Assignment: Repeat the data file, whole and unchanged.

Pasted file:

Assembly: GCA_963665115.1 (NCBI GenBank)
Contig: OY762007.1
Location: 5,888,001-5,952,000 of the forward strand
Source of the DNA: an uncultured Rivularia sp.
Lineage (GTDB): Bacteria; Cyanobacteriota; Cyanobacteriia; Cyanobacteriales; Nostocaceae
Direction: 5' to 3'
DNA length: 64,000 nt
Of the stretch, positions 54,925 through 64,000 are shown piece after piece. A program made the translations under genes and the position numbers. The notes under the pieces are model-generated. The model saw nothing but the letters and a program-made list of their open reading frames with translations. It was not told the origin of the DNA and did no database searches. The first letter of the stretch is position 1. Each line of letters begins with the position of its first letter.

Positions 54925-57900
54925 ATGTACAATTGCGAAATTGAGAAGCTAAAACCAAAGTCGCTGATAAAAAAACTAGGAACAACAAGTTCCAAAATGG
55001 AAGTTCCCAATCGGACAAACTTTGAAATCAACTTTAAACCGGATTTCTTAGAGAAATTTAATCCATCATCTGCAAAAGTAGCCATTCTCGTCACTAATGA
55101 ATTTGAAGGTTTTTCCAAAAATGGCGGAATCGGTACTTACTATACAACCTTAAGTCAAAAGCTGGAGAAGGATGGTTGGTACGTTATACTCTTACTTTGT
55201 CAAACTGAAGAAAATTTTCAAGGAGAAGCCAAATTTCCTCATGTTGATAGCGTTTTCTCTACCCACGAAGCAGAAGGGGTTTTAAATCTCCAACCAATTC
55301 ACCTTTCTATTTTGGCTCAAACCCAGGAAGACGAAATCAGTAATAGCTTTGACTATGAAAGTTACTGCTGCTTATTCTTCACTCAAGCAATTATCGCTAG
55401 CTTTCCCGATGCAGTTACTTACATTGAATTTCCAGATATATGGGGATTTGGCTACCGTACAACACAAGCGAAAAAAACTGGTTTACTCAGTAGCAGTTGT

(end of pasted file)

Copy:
Assembly: GCA_963665115.1 (NCBI GenBank)
Contig: OY762007.1
Location: 5,888,001-5,952,000 of the forward strand
Source of the DNA: an uncultured Rivularia sp.
Lineage (GTDB): Bacteria; Cyanobacteriota; Cyanobacteriia; Cyanobacteriales; Nostocaceae
Direction: 5' to 3'
DNA length: 64,000 nt
Of the stretch, positions 54,925 through 64,000 are shown piece after piece. A program made the translations under genes and the position numbers. The notes under the pieces are model-generated. The model saw nothing but the letters and a program-made list of their open reading frames with translations. It was not told the origin of the DNA and did no database searches. The first letter of the stretch is position 1. Each line of letters begins with the position of its first letter.

Positions 54925-57900
54925 ATGTACAATTGCGAAATTGAGAAGCTAAAACCAAAGTCGCTGATAAAAAAACTAGGAACAACAAGTTCCAAAATGG
55001 AAGTTCCCAATCGGACAAACTTTGAAATCAACTTTAAACCGGATTTCTTAGAGAAATTTAATCCATCATCTGCAAAAGTAGCCATTCTCGTCACTAATGA
55101 ATTTGAAGGTTTTTCCAAAAATGGCGGAATCGGTACTTACTATACAACCTTAAGTCAAAAGCTGGAGAAGGATGGTTGGTACGTTATACTCTTACTTTGT
55201 CAAACTGAAGAAAATTTTCAAGGAGAAGCCAAATTTCCTCATGTTGATAGCGTTTTCTCTACCCACGAAGCAGAAGGGGTTTTAAATCTCCAACCAATTC
55301 ACCTTTCTATTTTGGCTCAAACCCAGGAAGACGAAATCAGTAATAGCTTTGACTATGAAAGTTACTGCTGCTTATTCTTCACTCAAGCAATTATCGCTAG
55401 CTTTCCCGATGCAGTTACTTACATTGAATTTCCAGATATATGGGGATTTGGCTACCGTACAACACAAGCGAAAAAAACTGGTTTACTCAGTAGCAGTTGT